Drew: We want to like Abdullah better, we just can’t justify it. Anderson will be playing behind what should be an improved Broncos offensive line, thus aiding his production. Devontae Booker showed last season he wasn’t ready to handle the feature role. We have no confidence in Jamaal Charles returning to his Chiefs form, which leaves Anderson as the go-to guy, if he can stay on the field. Abdullah doesn’t give us any additional comfort in the health department. Plus, Theo Riddick will play a major role in the passing game, meaning Abdullah will leave the field more often than Anderson. Plus, the Lions haven’t had a RB we could really trust since James Stewart back in the early 2000s.

Jarad: Abdullah was averaging 5.6 yards per carry before suffering a season-ending foot injury last year. As a rookie, he averaged 4.2 yards per carry after rushing for 597 yards on 143 carries. Anderson never has played a full 16-game season, playing in just seven games last season, and has, outside of a six-game stretch at the end of the 2014 season, the 26-year-old has been pretty underwhelming and hardly reliable. Plus, the QB situation is a bit more stable in Detroit. There is no real comfort with Anderson. Abdullah is younger and has more upside, even with Riddick sharing time.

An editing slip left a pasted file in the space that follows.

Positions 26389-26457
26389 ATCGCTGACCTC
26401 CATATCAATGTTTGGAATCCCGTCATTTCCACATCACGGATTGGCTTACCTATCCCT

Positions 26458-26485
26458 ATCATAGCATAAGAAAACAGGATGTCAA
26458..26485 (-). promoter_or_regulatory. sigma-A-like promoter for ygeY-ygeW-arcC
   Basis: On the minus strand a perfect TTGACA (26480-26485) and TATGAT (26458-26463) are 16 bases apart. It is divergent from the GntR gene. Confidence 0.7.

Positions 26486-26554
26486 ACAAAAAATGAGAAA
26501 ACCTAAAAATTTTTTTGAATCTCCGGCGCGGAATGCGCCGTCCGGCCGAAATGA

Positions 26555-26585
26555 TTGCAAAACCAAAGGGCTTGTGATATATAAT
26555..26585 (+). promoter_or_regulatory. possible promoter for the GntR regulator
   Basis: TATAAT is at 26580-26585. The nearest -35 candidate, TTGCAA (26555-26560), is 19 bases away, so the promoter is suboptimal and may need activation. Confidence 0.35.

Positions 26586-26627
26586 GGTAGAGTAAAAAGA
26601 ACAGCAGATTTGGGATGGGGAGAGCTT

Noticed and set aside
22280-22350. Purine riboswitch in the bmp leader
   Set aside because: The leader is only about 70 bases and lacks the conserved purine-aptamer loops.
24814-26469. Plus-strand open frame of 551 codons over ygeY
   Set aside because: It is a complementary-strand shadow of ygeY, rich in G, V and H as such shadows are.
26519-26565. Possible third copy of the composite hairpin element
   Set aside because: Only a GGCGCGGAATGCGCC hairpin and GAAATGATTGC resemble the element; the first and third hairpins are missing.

Samaje Perine vs. Kareem Hunt

Drew: Back to the opportunity argument. Hunt has to deal with Spencer Ware, and to some degree Charcandrick West. Perine has only Robert Kelley. As run-of-the-mill as Ware is, we think he is a bigger obstacle than the uninspiring Kelley. Plus, Perine is a bigger back, giving him a better chance to inherit goal-ling carries.

Jarad: In his preseason debut, Perine carried the ball six times for 15 yards (2.5 yards per carry) and fumbled the ball. Kelley may not be the most inspiring of backs, but he still is well ahead of the rookie on the depth chart. Ware had just one 100-yard game last season and surpassed 80 yards only one other time. He also wasn’t much of a receiving threat, outside of the first game of the season when he had seven receptions (he never had more than three the rest of the season). It isn’t like Hunt is behind a must-start back, so he will get his chances.